New German, Swiss Identification Cards Not As Secure As Claimed

Martin Brinkmann
Sep 22, 2010
Updated • Dec 13, 2014

The new product XYZ is completely secure and hack-proof. Have you heard that from politicians or companies before? It usually turns out very soon that the claims are bogus, and that the product is not as secure as claimed.

Germany is on the brink of introducing new biometric identification cards. Those new IDs not only replace the old cards, but can also be used for identification online, for instance to contact public authorities.

That sounds great on paper. The system uses a similar concept as the well known banking standard HBCI. Users get a chip reader with their cards for online use. They put the chip into the card and need to enter a pin for security reasons whenever they sign an application or need to identify themselves online.

Members of the German Chaos Computer Club, in cooperation with Swiss security experts, have demonstrated that the security on the new ID cards is not hack-proof.

They have identified several weaknesses, including:

  • Attacking computers with trojans or man in the middle attacks. Card owners with basic card readers (without a physical numpad to enter the pin) are affected by this. More advanced card readers are still prone for other attacks, including man in the middle. A million of those basic kits were ordered by the German authorities.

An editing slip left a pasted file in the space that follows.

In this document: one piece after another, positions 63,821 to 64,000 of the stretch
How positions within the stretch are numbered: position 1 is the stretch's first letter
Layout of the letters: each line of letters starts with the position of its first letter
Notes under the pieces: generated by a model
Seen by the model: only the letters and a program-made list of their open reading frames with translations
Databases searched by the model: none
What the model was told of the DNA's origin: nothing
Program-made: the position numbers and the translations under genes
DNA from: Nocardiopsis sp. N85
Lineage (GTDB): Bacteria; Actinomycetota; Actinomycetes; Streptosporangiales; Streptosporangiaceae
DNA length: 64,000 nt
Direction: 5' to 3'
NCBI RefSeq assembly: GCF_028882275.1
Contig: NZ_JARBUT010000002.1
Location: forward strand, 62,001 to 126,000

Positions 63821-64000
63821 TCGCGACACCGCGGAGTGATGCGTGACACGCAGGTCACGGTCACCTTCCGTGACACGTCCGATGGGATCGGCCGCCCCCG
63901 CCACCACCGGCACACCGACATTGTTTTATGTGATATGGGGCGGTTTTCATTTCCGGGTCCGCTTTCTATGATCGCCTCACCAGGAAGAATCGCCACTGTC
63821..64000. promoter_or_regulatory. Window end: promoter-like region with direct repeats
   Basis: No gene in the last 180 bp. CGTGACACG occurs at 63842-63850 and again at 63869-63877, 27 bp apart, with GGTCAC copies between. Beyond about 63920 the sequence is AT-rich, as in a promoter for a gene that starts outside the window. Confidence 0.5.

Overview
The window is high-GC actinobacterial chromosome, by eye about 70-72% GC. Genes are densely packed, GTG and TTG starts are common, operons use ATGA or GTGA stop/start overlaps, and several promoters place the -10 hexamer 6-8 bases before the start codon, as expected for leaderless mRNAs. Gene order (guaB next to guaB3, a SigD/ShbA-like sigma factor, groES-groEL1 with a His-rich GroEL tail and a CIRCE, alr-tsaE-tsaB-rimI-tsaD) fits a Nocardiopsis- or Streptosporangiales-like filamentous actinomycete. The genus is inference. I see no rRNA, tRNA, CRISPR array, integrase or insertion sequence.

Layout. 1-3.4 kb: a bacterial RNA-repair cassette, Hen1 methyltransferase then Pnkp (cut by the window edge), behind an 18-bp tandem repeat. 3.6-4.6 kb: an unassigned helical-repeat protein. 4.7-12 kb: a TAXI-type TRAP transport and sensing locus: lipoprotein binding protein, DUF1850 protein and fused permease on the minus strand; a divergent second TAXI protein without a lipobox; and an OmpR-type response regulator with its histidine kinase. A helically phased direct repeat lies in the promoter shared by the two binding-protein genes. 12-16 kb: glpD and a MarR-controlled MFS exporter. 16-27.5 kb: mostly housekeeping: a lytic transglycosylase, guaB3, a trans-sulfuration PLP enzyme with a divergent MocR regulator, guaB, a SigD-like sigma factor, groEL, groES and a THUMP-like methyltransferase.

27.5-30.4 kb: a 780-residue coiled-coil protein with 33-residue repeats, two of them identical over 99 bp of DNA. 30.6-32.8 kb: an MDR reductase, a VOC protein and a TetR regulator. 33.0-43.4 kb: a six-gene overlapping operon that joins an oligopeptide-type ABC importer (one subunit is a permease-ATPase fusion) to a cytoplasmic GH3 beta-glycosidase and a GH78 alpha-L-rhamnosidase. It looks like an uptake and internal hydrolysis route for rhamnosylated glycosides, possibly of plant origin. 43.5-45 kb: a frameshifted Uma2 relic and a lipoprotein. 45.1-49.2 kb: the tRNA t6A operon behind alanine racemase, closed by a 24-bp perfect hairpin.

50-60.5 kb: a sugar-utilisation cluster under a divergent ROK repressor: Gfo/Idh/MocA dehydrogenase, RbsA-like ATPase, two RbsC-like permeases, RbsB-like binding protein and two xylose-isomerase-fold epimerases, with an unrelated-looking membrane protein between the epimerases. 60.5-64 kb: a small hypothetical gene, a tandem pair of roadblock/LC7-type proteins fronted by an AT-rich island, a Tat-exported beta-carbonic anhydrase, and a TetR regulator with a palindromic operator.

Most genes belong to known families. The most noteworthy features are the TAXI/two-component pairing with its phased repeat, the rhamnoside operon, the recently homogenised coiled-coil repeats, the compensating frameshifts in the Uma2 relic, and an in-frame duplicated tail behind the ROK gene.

• Card contents and identities can be copied.
  • No application standards for signing legal documents. The experts demonstrated that with a PDF and JavaScript contents. The JavaScript contents were not displayed to the signer of the contract, while they were displayed in Adobe's PDF reader. This means that legally binding contracts can be signed by ID card owners without them seeing all contents on the contracts.

What can users do to protect their cards against abuse? Germans can get an old identification card until October this year. If a new ID card is the only option, users should make sure to either get a more advanced card reader with numpad to protect against the most basic attack forms, or make the chip on the card invalid.

How this can be done was demonstrated by a ninth grade school class some weeks ago. Brave new world, here we come..


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  1. Heinzle Heinrich said on September 23, 2010 at 11:04 pm

    It’s interesting that nearly no one cares about issues like this. If you wrote something about social network games or in general about (twitter|facebook) you would have read hundreds of comments here :-]

  2. Alex said on September 23, 2010 at 8:41 am

    The title “New German, Swiss Identification Cards Not As Secure As Claimed” is misleading. It should be stated: “New German Identification Cards Not As Secure As Claimed”

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